Unfinished Song

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Writer/director Williams departs from his more typical horror and mayhem to create this heart-warming tale. It appears to be a serious turning point in his career given the next couple of films he has queued up (Close Enough and Miss You Already).

While I don’t like describing movies in terms of mash-ups of other movies, it always feels like some kind of cheap elevator pitch, sometimes it is the the best way to nail the sensibility. With that in mind, Unfinished Song is part Young @ Heart and part Amour, with the best of both. And, unlike the recent, and also thematically related, Quartet, its humor is much more subtle.

Your willingness to commit to Unfinished Song is due primarily to Redgrave and Stamp’s portrayal of an old married couple, utterly devoted to one another in the kind of shorthand decades of love and life together creates. Redgrave (Coriolanus, Venus) gives us a wonderfully strong woman in crisis, and also in control. But it is Stamp, who has played roles from psychopathic (The Limey) to sublime (Priscilla Queen of the Desert), around who the story really spins. And here, again, he turns in a character who’s inner self is held back by the thinnest of membranes from bursting onto the world.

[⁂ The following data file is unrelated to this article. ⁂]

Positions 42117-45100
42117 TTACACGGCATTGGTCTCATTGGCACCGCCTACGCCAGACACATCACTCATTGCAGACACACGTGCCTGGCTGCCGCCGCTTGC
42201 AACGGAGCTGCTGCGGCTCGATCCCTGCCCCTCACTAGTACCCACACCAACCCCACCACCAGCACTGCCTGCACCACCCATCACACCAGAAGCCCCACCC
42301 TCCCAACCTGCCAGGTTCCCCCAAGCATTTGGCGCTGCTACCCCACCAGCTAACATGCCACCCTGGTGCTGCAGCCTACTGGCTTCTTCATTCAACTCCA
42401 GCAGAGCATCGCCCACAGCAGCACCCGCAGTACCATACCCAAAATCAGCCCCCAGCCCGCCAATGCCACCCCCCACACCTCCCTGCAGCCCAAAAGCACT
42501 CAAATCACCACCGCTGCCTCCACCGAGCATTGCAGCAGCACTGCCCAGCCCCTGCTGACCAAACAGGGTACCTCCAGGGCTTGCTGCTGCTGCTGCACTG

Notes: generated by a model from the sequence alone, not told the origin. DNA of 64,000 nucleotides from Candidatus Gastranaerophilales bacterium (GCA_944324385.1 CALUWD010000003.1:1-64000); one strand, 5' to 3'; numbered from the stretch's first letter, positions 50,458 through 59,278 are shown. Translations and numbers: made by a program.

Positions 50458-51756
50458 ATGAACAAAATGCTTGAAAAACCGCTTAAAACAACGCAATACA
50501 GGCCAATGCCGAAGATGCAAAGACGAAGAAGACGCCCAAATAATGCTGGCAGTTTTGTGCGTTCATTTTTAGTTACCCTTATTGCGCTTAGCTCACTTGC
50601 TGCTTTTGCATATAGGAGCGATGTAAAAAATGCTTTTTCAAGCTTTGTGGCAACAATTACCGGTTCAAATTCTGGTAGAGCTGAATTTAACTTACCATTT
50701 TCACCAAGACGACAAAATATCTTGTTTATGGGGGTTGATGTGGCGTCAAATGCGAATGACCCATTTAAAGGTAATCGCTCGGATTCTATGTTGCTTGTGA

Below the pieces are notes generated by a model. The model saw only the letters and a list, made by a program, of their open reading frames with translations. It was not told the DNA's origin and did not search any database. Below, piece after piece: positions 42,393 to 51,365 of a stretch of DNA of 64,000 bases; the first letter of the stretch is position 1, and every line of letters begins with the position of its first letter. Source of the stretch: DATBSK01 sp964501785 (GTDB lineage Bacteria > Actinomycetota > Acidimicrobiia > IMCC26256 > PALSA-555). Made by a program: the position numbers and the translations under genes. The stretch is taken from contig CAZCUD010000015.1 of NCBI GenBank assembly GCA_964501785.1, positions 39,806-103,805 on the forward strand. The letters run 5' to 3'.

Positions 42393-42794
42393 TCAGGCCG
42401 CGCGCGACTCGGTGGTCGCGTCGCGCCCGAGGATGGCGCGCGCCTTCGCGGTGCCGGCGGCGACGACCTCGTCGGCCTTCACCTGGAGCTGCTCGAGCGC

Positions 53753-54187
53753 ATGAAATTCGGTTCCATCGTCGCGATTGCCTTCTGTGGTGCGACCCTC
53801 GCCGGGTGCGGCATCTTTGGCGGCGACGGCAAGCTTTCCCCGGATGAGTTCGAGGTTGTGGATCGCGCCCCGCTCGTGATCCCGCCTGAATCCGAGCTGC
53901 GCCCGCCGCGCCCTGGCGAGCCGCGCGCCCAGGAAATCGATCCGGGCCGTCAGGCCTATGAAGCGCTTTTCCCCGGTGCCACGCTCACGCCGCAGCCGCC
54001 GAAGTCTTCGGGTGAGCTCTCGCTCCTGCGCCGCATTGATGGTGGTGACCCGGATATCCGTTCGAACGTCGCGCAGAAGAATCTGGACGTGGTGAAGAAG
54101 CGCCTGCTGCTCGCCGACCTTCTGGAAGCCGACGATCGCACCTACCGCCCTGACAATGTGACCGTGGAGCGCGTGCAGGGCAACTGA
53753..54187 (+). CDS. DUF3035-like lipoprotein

In addition to Stamp and Redgrave, Eccleston (Thor: The Dark World), and Arterton (Hansel & Gretel: Witch Hunters) provide support. Eccleston’s role is rather thankless, but necessary. He makes it work, but manages, despite his typical energy and intensity, to completely cede the screen to Stamp. Arterton is solid, if a little, purposefully, out of place in both the cast and the story. There is a lot more to her character than was in the final cut; while inferred, it was a shame to lose that subplot. Given that the film is 90 minutes, there was time, though perhaps not enough focus, to allow the necessary scenes in. That gap in plot does not ruin the story for having lost it, but I didn’t feel I got to know and understand her. As the the catalyst for everything, I was curious about her life.  Finally, keep an eye out for Reid (Last Tango in Halifax) who gets a small role and bit of influence along with other familiar faces. 

As a turning point in a director’s career, This is a film worth noting. With a cast like this has, how can you miss it? And, OK, I admit I can be a bit of a sap. And, yes, this movie is more than a little manipulative, but it does so quietly enough that you are more than willing to be swept along with the story. It is a beautifully, if slightly hyperbolic, bitter-sweet tale of life, love, and old age. But it is also, at its gooey center, a story of self-affirmation that will leave you a tad happily misty. 

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